Florida Power & Light will spend millions to assess whether the massive cooling canal system at the Turkey Point nuclear power plant is fueling salt contamination of the aquifer in South Miami-Dade County.
After nearly a year of balking at demands from water managers and county and state environmental regulators, FPL has bowed to expanded monitoring. It's a step the utility agreed to in its quest to complete an ``uprating'' plan intended to coax more power from its two reactors along Biscayne Bay.

Type: 

By Patrick Cassidy
pcassidy@capecodonline.com
October 15, 2009 2:00 AM
HYANNIS — Steve Jones, a house painter from Salt Lake City, Utah, who summers on Chappaquiddick, knows preparing for nuclear war is not high on most people's to-do list.
"It's not something you're going to spend time on but what if it happened?" he said. "You wouldn't have a clue."
That is why he is pitching local public safety officials with a simple credit-card size device that detects radioactive fallout. Jones volunteers for Arizona-based Physicians for Civil Defense, a nonprofit group trying to provide officials with information on what to do in case of a nuclear detonation.

Type: 

By Timothy Inklebarger

October 9, 2009

Published by Pensions & Investments

Douglas J. Brown was named senior vice president and CIO of Exelon Corp., Chicago, effective Nov. 16.
He was assistant treasurer and CIO of Chrysler Group LLC, Auburn Hills, Mich., where he oversaw about $30 billion in assets, including $20 billion in defined benefit assets.

Type: 
Articles: 

VY protesters disappointed

By BOB AUDETTE

 

BRATTLEBORO -- The four women who were arrested Monday for 

entering the gates of Vermont Yankee nuclear power plant to protest 

the plant’s operation were cited for unlawful trespass and released 

shortly after being taken into custody.

 

Even though some of the women have been arrested at the gates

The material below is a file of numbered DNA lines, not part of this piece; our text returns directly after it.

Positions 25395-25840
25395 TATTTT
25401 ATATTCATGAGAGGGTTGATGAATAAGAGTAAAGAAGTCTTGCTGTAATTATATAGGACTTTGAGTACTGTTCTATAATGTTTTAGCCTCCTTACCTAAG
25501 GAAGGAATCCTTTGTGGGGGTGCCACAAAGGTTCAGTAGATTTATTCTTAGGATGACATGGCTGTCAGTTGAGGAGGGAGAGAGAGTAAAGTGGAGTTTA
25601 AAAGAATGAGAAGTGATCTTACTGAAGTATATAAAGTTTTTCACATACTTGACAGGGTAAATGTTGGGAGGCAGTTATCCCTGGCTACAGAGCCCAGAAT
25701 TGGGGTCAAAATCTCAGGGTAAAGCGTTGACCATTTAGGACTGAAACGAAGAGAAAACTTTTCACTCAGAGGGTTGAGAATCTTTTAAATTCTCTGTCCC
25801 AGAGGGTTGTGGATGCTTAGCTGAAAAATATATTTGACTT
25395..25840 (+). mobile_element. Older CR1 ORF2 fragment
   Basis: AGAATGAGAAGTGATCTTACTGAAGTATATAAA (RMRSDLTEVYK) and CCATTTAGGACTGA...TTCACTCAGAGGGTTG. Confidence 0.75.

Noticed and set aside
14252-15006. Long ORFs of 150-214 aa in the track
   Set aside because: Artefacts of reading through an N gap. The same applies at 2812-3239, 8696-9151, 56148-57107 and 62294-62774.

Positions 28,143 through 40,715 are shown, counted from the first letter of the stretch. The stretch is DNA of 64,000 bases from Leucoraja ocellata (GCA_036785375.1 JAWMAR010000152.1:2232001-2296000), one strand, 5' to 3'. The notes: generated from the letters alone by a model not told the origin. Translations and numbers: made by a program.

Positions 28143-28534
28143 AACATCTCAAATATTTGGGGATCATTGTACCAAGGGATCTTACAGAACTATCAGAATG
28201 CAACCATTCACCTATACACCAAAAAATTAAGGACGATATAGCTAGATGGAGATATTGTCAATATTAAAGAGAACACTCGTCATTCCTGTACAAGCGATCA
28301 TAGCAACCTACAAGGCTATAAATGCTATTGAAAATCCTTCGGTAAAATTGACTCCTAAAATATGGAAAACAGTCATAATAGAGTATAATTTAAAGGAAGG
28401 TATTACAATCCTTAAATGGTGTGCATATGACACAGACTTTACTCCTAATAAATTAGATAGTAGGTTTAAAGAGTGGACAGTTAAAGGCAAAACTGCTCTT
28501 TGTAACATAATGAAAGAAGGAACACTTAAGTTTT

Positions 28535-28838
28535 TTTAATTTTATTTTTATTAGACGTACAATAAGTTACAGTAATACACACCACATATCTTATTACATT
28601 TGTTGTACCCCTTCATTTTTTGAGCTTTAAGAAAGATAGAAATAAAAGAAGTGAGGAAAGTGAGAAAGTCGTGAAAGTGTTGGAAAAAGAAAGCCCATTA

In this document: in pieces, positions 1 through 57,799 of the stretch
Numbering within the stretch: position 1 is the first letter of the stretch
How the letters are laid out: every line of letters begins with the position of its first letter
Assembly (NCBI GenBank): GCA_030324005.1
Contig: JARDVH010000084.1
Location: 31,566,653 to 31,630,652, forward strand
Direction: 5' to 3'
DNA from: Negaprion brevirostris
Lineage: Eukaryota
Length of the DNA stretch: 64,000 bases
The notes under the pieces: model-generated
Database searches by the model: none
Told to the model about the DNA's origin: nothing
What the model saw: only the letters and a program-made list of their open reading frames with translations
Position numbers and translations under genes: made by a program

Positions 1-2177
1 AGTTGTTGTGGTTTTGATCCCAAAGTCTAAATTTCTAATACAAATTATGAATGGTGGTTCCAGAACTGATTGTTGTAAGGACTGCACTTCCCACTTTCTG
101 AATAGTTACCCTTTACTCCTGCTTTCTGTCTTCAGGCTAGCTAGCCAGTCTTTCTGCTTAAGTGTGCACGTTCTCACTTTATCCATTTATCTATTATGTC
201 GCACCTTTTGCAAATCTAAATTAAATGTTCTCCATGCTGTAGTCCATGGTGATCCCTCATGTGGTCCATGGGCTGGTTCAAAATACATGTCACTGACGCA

up to seven times, those charges were all dropped prior to a court 

hearing. Arrested were Harriet "Hattie" Nestel, 70, of Athol, Mass., 

Ellen Graves, 69, of West Springfield, Mass., Frances Crowe, 90, 

of Northampton, Mass., and Patricia "Paki" Weiland, 66, also of 

Northampton.

Type: 

 

Penn State University is excited to announce that Tom Ridge, former secretary of Homeland Security and former governor of Pennsylvania, will be giving the keynote address at our nuclear power symposium on October 15 and 16, entitled Nuclear Power: Back on the table.

The symposium will focus on nuclear energy in Pennsylvania and the mid-Atlantic region. It is designed for professionals, academics, government officials, and students with an interest in nuclear energy.

Type: 

September 11, 2009

 

NEW NRC GUIDELINES ARE FIRST STEP 

 

The Nuclear Regulatory Commission issued guidelines today making effective a section of the Atomic Energy Act that authorizes the NRC to allow the licensees and certificate holders of NRC-regulated facilities to apply for permission for their security personnel to possess and use certain “enhanced weapons.” These weapons are machineguns, short-barreled shotguns or short-barreled rifles. These guidelines have been approved by the U.S. Attorney General as required by the Energy Policy Act of 2005.

 

Previously, with limited exceptions, only federal, state or local law enforcement could lawfully possess machineguns.

Type: 
Articles: 

Pages